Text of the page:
Tuesday, March 6, 2012

The First American Antiquarian Book Fair

by Stephen J. Gertz

The first American antiquarian book fair was held in 1960, eleven years after the founding of the Antiquarian Booksellers Association of America (ABAA) in 1949.

It took place at Steinway Hall, in an unair-conditioned showroom space on the 3d floor measuring 1,000 square feet.

Twenty-two antiquarian book dealers exhibited in twenty booths. The booth fee was $250.

Tickets for the public were free.

Hours were 5PM - 10PM opening day; remaining days 10AM - 10PM. The fair ran for six days, April 4-9 1960. That's five twelve hour days following a five hour evening.

A small keepsake-souvenir directory of dealers and their specialties was printed for distribution during the Fair. ABAA ashtrays were also available as souvenir gifts.

The cost for mounting Book Fair #1 was $4,750. Some dealers questioned the need for so high an expenditure.

"Its modest scale was in inverse proportion to its success" Madeleine B. Stern reported in The Professional Rare Bookman (No. 4 1982, pp. 3-11; reprinted from AB Bookman's Weekly, May 4, 1981). "Fair No. 1 was as memorable as it was influential."

Steinway Hall, 109 W. 57th St., Manhattan NYC.

Madeleine B. Stern (1912-2007) was, with her partner,  Leona Rostenberg (1908-2005),  a legendary antiquarian bookseller and respected scholar. Her discovery of Louisa May Alcott's early, pre-Little Women, pseudonymously written stories and novels "forever altered Alcott scholarship" (New York Times obit). At the time of her report she was a past-President of the ABAA and current ILAB representative. Madeleine B. Stern was Chair of the Book Fair committee for this, the first antiquarian book fair held in the United States and what would evolve into the New York International Antiquarian Book Fair, now entering its fifty-second year and occurring April 12-15, 2012.

Its genesis was right out of a Mickey Rooney-Judy Garland movie.

"At a MAC [Mid-Atlantic Chapter] meeting," Stern recalled, "the suggestion was first proposed: 'Why don't we have a book fair?'"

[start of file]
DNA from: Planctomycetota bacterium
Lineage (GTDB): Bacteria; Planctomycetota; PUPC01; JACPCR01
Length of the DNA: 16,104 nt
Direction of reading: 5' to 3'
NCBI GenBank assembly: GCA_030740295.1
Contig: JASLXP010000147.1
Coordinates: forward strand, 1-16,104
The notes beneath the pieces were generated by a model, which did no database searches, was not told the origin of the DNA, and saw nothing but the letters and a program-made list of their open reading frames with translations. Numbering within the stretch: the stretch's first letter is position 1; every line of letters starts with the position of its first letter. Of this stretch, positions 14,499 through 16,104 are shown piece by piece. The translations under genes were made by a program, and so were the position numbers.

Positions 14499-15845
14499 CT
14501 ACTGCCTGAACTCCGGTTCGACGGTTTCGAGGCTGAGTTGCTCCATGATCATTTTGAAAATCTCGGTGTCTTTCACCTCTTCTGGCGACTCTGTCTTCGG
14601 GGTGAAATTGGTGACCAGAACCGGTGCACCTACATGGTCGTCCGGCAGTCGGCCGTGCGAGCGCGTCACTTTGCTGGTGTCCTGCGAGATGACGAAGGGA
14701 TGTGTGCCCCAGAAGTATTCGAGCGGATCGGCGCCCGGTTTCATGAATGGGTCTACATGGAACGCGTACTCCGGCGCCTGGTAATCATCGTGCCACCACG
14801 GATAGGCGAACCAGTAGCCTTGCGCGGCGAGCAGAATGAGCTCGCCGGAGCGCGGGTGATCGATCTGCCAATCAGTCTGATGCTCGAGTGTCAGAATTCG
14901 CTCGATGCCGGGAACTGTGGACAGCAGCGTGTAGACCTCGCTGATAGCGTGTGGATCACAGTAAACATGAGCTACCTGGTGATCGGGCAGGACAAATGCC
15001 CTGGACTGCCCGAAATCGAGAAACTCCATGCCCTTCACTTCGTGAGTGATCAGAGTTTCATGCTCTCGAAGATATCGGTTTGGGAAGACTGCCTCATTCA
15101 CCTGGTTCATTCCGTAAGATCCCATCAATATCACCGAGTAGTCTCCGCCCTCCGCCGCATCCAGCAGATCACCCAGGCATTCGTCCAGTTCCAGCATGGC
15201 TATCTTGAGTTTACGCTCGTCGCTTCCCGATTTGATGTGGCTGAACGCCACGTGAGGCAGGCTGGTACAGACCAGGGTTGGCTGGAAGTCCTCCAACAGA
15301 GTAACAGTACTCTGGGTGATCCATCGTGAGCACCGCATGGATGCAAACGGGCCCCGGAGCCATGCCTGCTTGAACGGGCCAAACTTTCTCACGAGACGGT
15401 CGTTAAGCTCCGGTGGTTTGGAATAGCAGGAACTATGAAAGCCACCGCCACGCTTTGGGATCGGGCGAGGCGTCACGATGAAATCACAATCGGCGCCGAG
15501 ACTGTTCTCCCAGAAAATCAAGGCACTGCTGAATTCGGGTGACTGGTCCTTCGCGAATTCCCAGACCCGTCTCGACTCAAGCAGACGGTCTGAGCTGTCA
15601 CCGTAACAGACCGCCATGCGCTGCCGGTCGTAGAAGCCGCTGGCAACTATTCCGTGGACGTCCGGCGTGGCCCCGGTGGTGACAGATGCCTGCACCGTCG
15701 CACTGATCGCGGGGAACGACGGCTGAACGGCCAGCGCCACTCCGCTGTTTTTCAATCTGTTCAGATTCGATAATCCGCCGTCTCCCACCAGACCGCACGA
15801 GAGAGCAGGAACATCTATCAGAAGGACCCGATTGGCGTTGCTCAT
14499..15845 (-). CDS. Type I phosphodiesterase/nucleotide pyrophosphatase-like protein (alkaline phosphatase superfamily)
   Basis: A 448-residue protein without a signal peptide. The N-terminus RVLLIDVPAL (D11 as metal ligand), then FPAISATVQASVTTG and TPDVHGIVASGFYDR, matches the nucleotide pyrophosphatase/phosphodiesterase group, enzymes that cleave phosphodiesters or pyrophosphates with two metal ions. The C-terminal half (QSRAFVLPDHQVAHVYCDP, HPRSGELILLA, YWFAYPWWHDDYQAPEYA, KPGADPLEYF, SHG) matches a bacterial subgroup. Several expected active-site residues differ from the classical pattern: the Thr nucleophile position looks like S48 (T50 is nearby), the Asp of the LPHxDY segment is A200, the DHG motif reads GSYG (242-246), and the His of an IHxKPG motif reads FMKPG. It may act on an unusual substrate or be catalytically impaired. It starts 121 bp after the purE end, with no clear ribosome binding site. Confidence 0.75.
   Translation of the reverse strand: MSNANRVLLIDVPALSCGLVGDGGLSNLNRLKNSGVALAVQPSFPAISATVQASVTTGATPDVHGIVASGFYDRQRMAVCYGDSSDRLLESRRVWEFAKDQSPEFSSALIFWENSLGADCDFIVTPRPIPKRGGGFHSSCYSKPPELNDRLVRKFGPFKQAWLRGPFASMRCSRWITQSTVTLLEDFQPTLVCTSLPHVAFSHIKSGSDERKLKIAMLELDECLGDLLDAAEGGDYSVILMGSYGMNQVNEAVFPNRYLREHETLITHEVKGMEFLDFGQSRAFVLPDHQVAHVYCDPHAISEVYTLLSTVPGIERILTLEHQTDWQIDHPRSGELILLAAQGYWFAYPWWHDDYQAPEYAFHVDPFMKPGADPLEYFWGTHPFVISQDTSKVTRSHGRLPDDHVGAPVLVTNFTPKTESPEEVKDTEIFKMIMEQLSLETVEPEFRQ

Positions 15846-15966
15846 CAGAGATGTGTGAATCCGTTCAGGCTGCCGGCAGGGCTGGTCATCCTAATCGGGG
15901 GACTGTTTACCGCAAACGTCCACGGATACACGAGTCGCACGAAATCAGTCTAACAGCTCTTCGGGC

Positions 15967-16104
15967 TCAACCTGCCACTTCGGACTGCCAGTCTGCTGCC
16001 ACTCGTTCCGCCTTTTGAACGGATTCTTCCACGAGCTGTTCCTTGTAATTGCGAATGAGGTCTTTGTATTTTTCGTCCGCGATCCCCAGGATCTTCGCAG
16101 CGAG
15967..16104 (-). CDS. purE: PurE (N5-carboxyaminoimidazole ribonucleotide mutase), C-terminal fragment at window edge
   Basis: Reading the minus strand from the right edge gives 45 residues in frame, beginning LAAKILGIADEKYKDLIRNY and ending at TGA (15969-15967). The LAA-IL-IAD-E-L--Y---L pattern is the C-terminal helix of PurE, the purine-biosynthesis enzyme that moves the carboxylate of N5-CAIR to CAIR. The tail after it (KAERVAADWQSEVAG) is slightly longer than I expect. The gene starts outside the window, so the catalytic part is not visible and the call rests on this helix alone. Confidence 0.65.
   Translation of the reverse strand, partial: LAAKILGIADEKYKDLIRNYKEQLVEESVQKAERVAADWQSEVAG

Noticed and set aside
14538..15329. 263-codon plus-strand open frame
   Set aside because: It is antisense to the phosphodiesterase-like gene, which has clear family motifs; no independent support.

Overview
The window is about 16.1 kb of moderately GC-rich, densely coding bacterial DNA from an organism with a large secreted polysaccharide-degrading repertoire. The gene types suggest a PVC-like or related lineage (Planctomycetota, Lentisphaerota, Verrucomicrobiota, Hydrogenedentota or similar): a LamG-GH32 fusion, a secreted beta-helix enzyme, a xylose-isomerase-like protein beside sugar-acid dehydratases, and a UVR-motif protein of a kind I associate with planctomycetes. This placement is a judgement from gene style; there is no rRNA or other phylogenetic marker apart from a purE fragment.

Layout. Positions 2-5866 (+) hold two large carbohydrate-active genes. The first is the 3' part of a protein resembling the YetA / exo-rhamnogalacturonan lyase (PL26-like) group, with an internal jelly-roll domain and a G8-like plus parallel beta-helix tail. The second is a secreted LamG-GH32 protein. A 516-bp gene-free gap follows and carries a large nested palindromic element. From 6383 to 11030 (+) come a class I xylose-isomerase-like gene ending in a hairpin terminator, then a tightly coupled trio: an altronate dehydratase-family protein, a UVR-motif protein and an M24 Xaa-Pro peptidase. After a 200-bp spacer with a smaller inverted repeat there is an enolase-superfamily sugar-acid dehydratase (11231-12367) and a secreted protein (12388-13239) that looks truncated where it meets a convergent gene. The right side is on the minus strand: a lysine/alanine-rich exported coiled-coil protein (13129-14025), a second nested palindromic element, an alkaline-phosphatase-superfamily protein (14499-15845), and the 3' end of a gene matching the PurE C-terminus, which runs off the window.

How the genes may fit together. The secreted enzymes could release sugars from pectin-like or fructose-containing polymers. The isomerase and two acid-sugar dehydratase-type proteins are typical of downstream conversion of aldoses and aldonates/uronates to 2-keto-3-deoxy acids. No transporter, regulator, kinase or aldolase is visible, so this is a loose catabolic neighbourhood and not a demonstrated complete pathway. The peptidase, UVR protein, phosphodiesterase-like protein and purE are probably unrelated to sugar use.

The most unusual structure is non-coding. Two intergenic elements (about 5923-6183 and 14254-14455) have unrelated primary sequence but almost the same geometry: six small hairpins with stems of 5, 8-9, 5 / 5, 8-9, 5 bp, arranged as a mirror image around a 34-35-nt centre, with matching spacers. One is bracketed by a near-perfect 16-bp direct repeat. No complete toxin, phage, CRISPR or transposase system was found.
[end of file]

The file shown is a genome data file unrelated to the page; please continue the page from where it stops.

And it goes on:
The success of English antiquarian book fairs was the spur. A few ABAA members, impressed by what the British had accomplished, were confident that ABAA colleagues could pull it off: no event organizer was employed. "Every detail thus decided was implemented by Committee members," to the extent that one Committee member, Ann Klein, hired her carpenter to build display cases after a failed expedition to the Bowery to inspect what vendors had to offer. (For 20 they paid the carpenter $400). Every necessity was considered and implemented, and the decisions made then established the pattern for every Book Fair that has followed.

Total sales were $40,000 - $50,000. "Today we add a zero or two," Ms. Stern wrote in 1982.

"No one knew whether it would attract any visitors," she continued. "Very few believed that it would...[Shortly before opening] Leona decided to duck out to see if anyone had come. She returned - her expression a mixture of radiance and disbelief. 'They're standing in line to get in! There are crowds outside!!' Despite rain and storm, the jams of people on opening night filled us with incredulity and exuberance. Publicity had paid off."

AB (American Bookman's Weekly, May 2, 1960) reported, "No count was kept of persons attending, with estimates running from 3,000 - 5,000 for the week. On opening night the Fair was so jammed that there was a waiting line in the adjoining cloak-room."

Steinway Hall Recital Room.

 "As a result of this long week of togetherness," Stern wrote, "we developed a genuine fondness for one another and missed our colleagues sorely after the week was over."

Everyone was sore after five twelve hour days. "We all realized the folly of that time schedule which was promptly humanized the following year," Stern dryly noted.

"Many dealers remarked that they had a fine time, enjoyed themselves hugely, better than a Broadway show, got to know one another during the week, swapped stories - and customers, and had pleasure and profit, too!" the AB article said.

Sol. M. Malkin, the legendary bookman's bookman, summed it up in AB. "The Fair was the best single incitement to book collecting and book-buying. Every major city should examine its potential for a similar Antiquarian Book Fair." Every major, and a few minor, cities in the United States did so, and now rare and antiquarian book fairs, whether ABAA-sanctioned or independent, are a staple of American metropolitan culture.

Along with the crowds, one celebrity attendant, pianist Artur Rubinstein, was very pleased. He bought two musical manuscripts.

But not everyone was thrilled with the Book Fair.

"A genuine prima donna swooped majestically into her concert hall," Madeleine Stern recalled,  "saw the alien purpose to which it had been rededicated, and exclaimed:

"'What have they done to Steinway Hall? -


The participants in the First Antiquarian Book Fair in America were:

• J.N. Bartfield
• Robert K. Black
• Caravan Book Service
• Emily Driscoll
• Burt Franklin
• Goodspeed's Book Shop, Inc.
• K. Gregory
• House of Books, Ltd
• House of El Dieff, Inc. [Lew D. Feldman]
• Maurice Inman, Inc.
• Howard S. Mott
• Alfred W. Paine
• Bernard Rosenthal, Inc.
• Leona Rostenberg - Rare Books
• Walter Schatzki
• Schulte's Book Store, Inc.
• The Scribner's Bookstore
• Seven Gables Bookshop
• Stechert-Hafner, Inc.
• Geoffrey Steele
• Richard S. Wormser

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